Lucisky Tue 21-Mar-17 19:14:18

Sorry, me again...poodles are very quick to pick up on negative vibes. I have seen it recommended that if your household is a bit frantic it can have a bad effect on them, discord can cause them to be very unsettled. I am not saying your household is discordant, but perhaps he is being confused by a lack of consistency in his daily life because he is being raised in two different ways by two different people. They are usually such sensitive gentle and loving souls, who are extremely intelligent and pick up on body language very quickly, they seem to know what you are going to do before you do!

PossumInAPearTree Tue 21-Mar-17 20:03:22

It sounds like he gets plenty of exercise and stimulation.

tabulahrasa Tue 21-Mar-17 22:05:21

I'd be wondering why this behaviour has fairly suddenly started...

The vet check? Did they do eyes, ears, run bloods? his coat mat free? (Just running through physical stuff really)

Lying down to be stroked sounds - well, it definitely wanting stroked and not appeasement stressed type behaviour?

Have you spoken to the behaviourist about the biting?

It's just that it's not exactly common that a dog will not be giving off a load of warning signals before escalating.

I'm wondering if either you've missed those warning signals (some dogs are subtler than others) and it's been building for a while, or, if your vet has missed something.

frumpet Wed 22-Mar-17 06:31:19

Where does your dog sleep ? does he have a crate or a bed of his own ?

What did you do when he bit you ?

Do you think your Mother would answer honestly if you asked her if she has smacked him ?

I don't know what more expert doggy people feel about 'thunder' coats ? They can make them feel more secure I believe ?

FoxesAreFabulous Wed 22-Mar-17 09:56:19

Thanks tabulahrasa for your points raised - the vet did check his eyes, ears and anal glands but didn't think he needed to do anything more as all seemed fine. What blood tests might he have done? Doggy was clipped a couple of weeks ago so his coat is quite short and there's nothing stuck in it anywhere.
When I said he lies down to be stroked, perhaps that wasn't a clear explanation - he comes and headbutts your hand if he wants a fuss and then when you start stroking him, he very often collapses onto his side and rolls onto his back to have his tummy tickled and the inside of his back legs stroked - he's done that since he was a very young puppy. I don't think it's appeasement behaviour although we have wondered if there are signs we are missing. We have never told him off for growling though, as we know that means he is letting us know something is not ok or he doesn't like something, so we are also puzzled about the snapping and snarling with no growling preceding it........ He got hold of a slipper this morning and did growl when I came near him so I stopped where I was and waited for him to stop - behaviourist has advised us to 'hold our ground' when he growls and toss a treat when he stops, take one step forward and reward no growling etc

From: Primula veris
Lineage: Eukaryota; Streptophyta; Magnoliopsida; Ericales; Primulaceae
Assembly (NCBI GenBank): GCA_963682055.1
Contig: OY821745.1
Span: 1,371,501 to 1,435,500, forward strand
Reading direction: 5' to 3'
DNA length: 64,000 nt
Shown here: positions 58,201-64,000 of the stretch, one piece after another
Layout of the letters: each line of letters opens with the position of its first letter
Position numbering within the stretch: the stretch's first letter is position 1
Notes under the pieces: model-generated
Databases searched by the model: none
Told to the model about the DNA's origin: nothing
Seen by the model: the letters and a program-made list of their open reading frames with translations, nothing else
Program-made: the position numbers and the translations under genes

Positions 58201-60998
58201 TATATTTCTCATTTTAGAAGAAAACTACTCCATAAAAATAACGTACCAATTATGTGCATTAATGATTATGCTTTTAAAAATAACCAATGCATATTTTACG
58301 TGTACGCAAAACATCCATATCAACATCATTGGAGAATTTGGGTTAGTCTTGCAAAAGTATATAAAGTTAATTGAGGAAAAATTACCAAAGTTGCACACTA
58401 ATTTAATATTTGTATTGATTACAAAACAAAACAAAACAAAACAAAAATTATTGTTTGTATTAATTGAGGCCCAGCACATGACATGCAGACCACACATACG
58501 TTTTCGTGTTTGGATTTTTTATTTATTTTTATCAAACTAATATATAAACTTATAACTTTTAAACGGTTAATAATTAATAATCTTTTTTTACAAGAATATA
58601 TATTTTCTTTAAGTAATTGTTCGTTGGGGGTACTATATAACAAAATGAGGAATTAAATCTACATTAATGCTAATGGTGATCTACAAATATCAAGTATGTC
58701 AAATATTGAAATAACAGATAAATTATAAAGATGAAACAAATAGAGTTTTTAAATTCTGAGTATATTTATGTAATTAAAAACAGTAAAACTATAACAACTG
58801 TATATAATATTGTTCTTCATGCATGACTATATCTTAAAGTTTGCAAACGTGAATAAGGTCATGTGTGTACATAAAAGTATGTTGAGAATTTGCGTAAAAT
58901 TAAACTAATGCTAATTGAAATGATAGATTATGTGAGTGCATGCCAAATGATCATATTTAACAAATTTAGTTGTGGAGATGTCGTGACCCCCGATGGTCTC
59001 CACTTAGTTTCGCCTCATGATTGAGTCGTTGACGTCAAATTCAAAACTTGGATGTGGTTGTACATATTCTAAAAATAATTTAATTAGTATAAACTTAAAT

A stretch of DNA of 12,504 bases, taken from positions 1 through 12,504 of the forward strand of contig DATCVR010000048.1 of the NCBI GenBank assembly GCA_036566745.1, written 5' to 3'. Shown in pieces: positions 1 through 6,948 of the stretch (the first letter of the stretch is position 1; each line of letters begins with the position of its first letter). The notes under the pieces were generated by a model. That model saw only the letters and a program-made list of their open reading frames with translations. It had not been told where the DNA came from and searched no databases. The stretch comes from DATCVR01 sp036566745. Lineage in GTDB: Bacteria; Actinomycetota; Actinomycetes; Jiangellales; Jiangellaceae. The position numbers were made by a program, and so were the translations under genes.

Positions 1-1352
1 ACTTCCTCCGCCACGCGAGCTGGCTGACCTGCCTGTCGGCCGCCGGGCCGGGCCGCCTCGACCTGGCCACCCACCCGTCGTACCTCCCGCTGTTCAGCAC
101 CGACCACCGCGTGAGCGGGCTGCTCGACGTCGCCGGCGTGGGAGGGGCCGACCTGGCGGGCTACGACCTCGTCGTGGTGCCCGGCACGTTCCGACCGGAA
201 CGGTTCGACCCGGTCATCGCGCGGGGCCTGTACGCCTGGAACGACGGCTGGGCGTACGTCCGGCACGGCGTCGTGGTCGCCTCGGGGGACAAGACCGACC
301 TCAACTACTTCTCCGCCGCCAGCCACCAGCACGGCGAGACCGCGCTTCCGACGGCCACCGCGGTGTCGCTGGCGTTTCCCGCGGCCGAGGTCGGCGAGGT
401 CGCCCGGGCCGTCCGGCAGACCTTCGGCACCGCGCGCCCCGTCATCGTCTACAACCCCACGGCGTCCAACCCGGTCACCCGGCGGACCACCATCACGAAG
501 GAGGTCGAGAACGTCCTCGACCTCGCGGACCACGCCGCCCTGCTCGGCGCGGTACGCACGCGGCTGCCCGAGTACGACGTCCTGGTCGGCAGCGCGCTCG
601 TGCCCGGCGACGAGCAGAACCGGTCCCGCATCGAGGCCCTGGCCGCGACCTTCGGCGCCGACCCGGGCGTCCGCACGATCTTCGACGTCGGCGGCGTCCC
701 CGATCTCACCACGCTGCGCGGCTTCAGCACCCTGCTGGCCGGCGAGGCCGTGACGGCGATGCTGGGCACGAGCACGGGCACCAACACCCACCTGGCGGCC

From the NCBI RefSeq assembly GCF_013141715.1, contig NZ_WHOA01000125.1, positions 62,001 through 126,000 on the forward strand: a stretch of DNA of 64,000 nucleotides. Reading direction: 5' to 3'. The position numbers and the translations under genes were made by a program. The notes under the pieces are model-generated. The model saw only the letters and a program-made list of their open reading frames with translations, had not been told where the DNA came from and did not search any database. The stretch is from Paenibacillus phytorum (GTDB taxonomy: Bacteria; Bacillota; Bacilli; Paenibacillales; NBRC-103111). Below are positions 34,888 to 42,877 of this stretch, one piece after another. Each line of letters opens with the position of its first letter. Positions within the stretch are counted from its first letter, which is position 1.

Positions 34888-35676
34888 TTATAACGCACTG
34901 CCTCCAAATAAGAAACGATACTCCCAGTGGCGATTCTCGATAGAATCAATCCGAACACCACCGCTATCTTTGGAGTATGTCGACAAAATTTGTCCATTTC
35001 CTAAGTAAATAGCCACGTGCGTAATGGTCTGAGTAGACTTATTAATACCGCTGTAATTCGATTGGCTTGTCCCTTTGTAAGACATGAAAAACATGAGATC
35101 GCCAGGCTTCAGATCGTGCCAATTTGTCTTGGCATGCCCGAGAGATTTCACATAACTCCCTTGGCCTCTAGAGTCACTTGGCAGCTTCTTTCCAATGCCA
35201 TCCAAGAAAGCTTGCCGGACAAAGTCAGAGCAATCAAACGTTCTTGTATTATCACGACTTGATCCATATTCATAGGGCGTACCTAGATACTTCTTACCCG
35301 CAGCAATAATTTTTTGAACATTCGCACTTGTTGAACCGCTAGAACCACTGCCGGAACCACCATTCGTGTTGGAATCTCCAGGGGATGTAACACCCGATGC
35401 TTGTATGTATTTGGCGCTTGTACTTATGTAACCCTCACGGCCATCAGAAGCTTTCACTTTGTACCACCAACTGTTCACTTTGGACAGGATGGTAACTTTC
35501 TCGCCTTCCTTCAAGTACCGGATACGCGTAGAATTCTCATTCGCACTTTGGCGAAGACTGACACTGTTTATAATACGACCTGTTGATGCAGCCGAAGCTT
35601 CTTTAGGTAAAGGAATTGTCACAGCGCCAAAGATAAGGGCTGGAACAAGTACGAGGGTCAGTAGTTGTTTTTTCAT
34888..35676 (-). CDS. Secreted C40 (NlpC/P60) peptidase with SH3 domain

frumpet at night he sleeps on a blanket in my bedroom (he destroys beds!) and sometimes gets up on the end of the bed during the night. We had intended that he would sleep in the sitting room in a puppy pen with a blanket over the top but he made such a racket for so long every night that we had complaints from the neighbours (we live in a small block) so we had to move him into my room, on the advice of the puppy class trainer. During the day he sleeps either on a big cushion in the sitting room or in his den under the coffee table, where he has a big fleece blanket. No-one is allowed to disturb him when he's in either place
Lucisky that's very interesting about poodles. I knew they are a sensitive breed although we have been lucky in that ours got used to being left at home pretty easily and we built it up in 5 minute stretches. I googled a bit last night and found some stuff about noisy or unsettled environments potentially causing behavioural problems. Our home life is the same as it has been since we got him but maybe he is picking up on stress? I just wish I know how to solve this - the behaviourist is calling later today so I hope she has some ideas

pigsDOfly Wed 22-Mar-17 10:04:24

If this has happened suddenly, is there any possibility it could have a neurological cause?

pigsDOfly Wed 22-Mar-17 10:21:44

I've seen a huge change in my dog's behaviour recently when I was very stressed OP.

My vet asked me if I was stressed, after I took my dog to be checked out as her behaviour was worrying me - not aggression, more sad and wary.

Anyway, I made a big effort with her and her behaviour changed almost over night.

Don't really know if that was the problem, but she certainly seems happier now and a stressed owner can certainly have a huge impact on a sensitive dog from what my vet says.